Louie Vito: Before I drop in, I usually go to a certain spot where I start. Cause even if it’s live TV, you can take your time. When they say go, you don’t have to go right away. So I go to my spot, make sure that my bindings are tight, my song is going and it’s loud. I take a deep breath, I do the sign of a cross, and I pretty much go into autopilot. I pretty much block out the music about halfway down.
You’ve got to just let your muscle memory take over because you don’t have much time to think. As soon as you do one trick you’re going right into another. There’s not a lot of time for thinking.
FanSided: Now, we all know that you spent some time on Dancing with the Stars. What was that experience like?
Louie Vito: That was a whole new world. I was kind of like dipping my toes into something, and then I jumped all the way in. I went all the way under the water on that one. My theory was I have like 22 million people watching my season, you’re doing a routine that you have not a lot of confidence in because you just learned it, and you know that it’s not how well you do, you just get ripped. Like, yeah that’s the best one ever and then the judges are like ‘You did this wrong, and this wrong,’ and you’re just like, ‘But, I thought I did it perfect. That was the best I ever did it.’ I was wearing clothes I wouldn’t even wear on Halloween. It was really fun.
You have a live audience, live judges, the spotlight on you; and when they say your name “Louie Vito and his partner Chelsie Hightower” and that music drops if you have a sneeze or you’ve got an itch, you better hold it because you’ve gotta go right then and there. That was definitely hard, and there’s a whole new set of nerves I had to deal with.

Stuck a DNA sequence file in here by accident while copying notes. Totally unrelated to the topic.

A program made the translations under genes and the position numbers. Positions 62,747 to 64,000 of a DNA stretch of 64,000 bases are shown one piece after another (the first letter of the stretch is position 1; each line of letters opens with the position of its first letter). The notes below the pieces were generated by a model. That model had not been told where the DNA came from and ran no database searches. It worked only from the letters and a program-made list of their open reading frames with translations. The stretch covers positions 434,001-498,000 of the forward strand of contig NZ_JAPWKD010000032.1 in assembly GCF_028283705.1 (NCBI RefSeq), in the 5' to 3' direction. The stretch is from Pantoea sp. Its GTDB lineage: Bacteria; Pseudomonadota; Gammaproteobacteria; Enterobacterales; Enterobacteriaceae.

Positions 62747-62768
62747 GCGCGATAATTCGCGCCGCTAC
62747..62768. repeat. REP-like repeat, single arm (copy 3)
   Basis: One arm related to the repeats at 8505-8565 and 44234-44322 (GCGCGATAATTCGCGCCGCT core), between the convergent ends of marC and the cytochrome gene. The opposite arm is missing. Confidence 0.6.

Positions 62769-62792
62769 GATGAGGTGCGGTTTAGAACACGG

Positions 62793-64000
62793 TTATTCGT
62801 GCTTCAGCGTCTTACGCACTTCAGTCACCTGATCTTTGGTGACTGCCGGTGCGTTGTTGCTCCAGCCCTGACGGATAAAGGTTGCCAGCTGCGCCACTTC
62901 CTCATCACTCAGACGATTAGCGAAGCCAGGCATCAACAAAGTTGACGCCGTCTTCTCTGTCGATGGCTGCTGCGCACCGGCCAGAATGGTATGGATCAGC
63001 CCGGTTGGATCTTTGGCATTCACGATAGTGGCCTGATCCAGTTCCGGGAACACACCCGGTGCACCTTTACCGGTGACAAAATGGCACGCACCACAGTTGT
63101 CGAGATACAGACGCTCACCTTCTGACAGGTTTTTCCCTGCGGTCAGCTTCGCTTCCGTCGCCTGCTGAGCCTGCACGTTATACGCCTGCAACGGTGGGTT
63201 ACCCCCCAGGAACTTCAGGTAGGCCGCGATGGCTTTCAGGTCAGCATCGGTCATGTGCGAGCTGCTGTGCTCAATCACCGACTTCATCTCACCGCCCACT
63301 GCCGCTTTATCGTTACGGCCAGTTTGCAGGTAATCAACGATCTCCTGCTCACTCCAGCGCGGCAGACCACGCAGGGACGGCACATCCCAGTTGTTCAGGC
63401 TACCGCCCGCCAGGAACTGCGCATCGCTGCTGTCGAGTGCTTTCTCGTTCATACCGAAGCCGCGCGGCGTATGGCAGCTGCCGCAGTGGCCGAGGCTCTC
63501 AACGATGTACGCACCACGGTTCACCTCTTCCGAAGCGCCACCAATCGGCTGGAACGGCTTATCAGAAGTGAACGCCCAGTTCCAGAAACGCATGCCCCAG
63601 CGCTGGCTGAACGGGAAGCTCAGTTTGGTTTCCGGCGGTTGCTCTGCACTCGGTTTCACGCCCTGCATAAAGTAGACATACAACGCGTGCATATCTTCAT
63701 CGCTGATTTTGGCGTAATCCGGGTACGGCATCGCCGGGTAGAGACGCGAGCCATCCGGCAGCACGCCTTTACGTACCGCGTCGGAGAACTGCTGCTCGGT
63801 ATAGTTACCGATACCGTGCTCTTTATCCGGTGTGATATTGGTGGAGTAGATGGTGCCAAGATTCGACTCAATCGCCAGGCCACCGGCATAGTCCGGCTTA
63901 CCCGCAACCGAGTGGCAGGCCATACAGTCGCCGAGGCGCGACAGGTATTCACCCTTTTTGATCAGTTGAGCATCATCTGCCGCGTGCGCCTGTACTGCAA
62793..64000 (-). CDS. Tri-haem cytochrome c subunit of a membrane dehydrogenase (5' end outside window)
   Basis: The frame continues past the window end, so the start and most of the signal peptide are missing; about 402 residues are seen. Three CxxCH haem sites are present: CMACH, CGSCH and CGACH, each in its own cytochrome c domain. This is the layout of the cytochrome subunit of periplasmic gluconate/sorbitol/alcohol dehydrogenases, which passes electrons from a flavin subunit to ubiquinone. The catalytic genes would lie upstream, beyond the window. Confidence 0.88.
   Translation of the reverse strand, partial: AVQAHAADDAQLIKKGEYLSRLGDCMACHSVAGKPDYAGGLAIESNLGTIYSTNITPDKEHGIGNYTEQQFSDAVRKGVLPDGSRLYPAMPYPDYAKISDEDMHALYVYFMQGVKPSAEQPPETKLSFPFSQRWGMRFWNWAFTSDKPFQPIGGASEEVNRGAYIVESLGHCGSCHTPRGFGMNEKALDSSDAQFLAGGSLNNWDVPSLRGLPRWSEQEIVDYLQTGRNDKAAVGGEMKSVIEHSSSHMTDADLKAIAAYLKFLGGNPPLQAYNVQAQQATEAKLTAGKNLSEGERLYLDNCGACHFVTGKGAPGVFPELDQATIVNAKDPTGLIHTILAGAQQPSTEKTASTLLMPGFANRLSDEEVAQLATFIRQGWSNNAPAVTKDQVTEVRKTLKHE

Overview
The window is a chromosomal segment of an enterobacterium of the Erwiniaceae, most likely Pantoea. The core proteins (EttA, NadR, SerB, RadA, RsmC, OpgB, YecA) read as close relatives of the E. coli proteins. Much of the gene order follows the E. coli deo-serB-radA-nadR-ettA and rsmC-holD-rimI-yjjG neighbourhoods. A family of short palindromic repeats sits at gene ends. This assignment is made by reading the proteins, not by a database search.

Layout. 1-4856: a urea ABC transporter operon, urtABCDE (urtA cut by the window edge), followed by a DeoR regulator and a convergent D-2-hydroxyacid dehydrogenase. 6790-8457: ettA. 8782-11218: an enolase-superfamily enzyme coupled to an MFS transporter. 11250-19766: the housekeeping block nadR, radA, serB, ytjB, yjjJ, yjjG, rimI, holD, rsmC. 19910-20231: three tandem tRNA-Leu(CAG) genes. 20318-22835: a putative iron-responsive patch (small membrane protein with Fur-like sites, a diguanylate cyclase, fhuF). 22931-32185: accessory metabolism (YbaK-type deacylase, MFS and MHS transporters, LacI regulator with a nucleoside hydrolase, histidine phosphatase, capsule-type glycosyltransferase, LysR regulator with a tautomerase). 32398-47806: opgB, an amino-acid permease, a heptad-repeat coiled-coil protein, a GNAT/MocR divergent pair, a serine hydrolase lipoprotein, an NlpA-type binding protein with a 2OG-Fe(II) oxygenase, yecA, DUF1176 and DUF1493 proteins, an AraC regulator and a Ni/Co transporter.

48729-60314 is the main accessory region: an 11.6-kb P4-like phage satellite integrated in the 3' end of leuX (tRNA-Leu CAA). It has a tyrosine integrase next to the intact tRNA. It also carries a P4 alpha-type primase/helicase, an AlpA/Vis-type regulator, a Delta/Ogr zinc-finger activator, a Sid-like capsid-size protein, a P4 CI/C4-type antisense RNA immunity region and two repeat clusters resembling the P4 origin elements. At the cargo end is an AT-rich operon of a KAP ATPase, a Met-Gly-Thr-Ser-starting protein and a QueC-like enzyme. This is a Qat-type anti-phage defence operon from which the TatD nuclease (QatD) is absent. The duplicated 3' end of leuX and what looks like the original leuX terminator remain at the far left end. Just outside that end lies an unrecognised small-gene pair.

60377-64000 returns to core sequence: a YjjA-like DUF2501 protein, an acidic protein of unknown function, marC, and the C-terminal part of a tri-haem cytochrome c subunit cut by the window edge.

Then, with the 23 million people watching, I thought if I could take less than a percent of those people and introduce them to snowboarding, that’s a lot of new eyes and people introduced to our sport. If you think about it, if you watch a sport and you don’t know anything about it, especially when you go to Australia and you’re watching Rugby. Rugby is like ‘Yeah, it’s cool,’ but if you go there and say this is our team, and we really like this person. Now, we’re cheering for a team, we’re cheering for a player, and it’s way more exciting. So I just wanted to introduce more people to snowboarding. Maybe they’ve seen it, but now they actually know someone that’s a snowboarder, and bring them into the sport.
Now, I have people who follow me on Twitter that now follow my friends because of that. We’re just trying to create more people with interest in our sport.
FanSided: Now, from what I understand, you were doing your normal training and your preparations for your routines on Dancing with the Stars; how did you balance that?
Louie Vito: I just had a trainer come out and we would do it at night. I was already in pretty good shape so Dancing with the Stars never really put a toll on my body. You do rehearsals, then when you get that done you go home and chill for a little bit, then you get a workout in the evening.
FanSided: I’ve seen a lot of the behind the scenes things with these Dancing with the Stars routines, and I’ve seen even the most fit people crack just doing their preparations for the show, so I can imagine trying to do two things at once is kind of like, wow.
Louie Vito: It was fun, though. I have a lot of energy, and I was 21 at the time so I had youth on my side, so I was able to handle both.
FanSided: Now that the show is over, do you still talk to any of the people from Dancing with the Stars like your partner or any of the other contestants?
Louie Vito: Yeah. Chelsie and her family are really close to my family. I saw here in the fall time when she comes into Utah. We always go to dinner and stuff. When I’m in LA I try to meet up with her. She is family to me. When you spend 6+ hours a day together for multiple months, you’re either going to love each other or hate each other, but Chelsie and I had a great chemistry and we have a great friendship.